In preparation for construction work, a routine archaeological dig at the site of Toronto’s former waterfront has resulted in the discovery of a 200-year-old schooner. It’s one of the oldest ships ever found in the city.
The remains of the schooner, which may date back to the 1830s, were found at a Concord Adex construction site. It was discovered by ASI, an archaeological and cultural heritage firm. Excavations began this past March in an effort to uncover the remains of the Queens Wharf and other buried items.
The ship was found about a half-kilometer away from the current shoreline; infill from rapidly expanding urban development has pushed the shoreline to where it is today.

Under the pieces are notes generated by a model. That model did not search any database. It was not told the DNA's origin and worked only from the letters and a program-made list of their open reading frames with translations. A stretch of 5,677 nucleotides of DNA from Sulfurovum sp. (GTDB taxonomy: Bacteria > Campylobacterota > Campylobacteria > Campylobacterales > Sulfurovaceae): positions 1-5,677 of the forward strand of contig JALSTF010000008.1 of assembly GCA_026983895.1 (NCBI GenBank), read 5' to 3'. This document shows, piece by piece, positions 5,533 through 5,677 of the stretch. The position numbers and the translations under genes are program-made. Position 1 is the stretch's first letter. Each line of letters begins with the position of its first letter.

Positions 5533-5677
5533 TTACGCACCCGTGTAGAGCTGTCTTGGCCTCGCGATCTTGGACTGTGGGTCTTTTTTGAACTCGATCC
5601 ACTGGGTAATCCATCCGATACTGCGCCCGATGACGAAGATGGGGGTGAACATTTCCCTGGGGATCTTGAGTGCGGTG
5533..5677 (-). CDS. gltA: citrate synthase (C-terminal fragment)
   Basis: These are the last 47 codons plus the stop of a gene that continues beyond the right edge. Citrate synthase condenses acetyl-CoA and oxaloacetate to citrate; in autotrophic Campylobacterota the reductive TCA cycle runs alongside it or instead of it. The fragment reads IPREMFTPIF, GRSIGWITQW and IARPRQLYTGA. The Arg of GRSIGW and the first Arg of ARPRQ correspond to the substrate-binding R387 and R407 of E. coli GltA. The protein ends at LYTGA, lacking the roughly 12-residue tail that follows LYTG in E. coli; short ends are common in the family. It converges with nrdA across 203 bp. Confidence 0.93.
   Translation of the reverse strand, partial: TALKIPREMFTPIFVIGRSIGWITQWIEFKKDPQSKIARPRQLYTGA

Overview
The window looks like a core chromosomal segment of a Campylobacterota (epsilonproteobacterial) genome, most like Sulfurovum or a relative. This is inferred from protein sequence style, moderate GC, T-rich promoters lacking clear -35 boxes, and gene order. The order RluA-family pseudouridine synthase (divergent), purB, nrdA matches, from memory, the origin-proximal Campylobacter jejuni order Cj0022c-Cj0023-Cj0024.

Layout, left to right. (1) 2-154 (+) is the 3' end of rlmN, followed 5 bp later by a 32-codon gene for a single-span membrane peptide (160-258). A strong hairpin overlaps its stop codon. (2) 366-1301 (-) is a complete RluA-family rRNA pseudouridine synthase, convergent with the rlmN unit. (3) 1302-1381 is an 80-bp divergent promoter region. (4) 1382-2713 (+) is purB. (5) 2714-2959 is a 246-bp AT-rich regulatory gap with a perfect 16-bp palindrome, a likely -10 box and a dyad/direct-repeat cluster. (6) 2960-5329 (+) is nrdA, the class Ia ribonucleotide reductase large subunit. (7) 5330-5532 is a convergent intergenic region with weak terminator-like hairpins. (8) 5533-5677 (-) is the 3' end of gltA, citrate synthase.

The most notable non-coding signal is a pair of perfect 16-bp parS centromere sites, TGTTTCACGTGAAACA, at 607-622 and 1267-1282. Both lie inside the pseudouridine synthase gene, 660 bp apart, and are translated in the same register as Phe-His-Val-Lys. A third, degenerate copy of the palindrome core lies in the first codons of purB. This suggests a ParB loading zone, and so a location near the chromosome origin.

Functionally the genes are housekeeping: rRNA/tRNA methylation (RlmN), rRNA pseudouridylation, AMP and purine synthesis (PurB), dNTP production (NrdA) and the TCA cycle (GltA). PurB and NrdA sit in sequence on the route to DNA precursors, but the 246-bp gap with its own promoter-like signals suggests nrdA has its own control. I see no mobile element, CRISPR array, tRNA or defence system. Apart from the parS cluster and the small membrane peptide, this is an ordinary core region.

The only things left intact are the keel, the lowermost portions of the stern and bow, and a limited section of the bottom of the hull on the port side.
“Based on what we have seen so far, this seems to be a vestige of one of the earliest vessels found in Toronto,” noted senior archaeologist David Robertson in a press release. “We plan to undertake an extensive study to find out everything we can about the vessel. At this time, however, we’re not confident it will be possible to preserve the remains.”
Other similar discoveries in Toronto include a mid-19th century vessel found at the current site of the Rogers Center, and a turn-of-the century commodore discovered during the construction of the Air Canada Center.
Photos: Jennifer Yeaman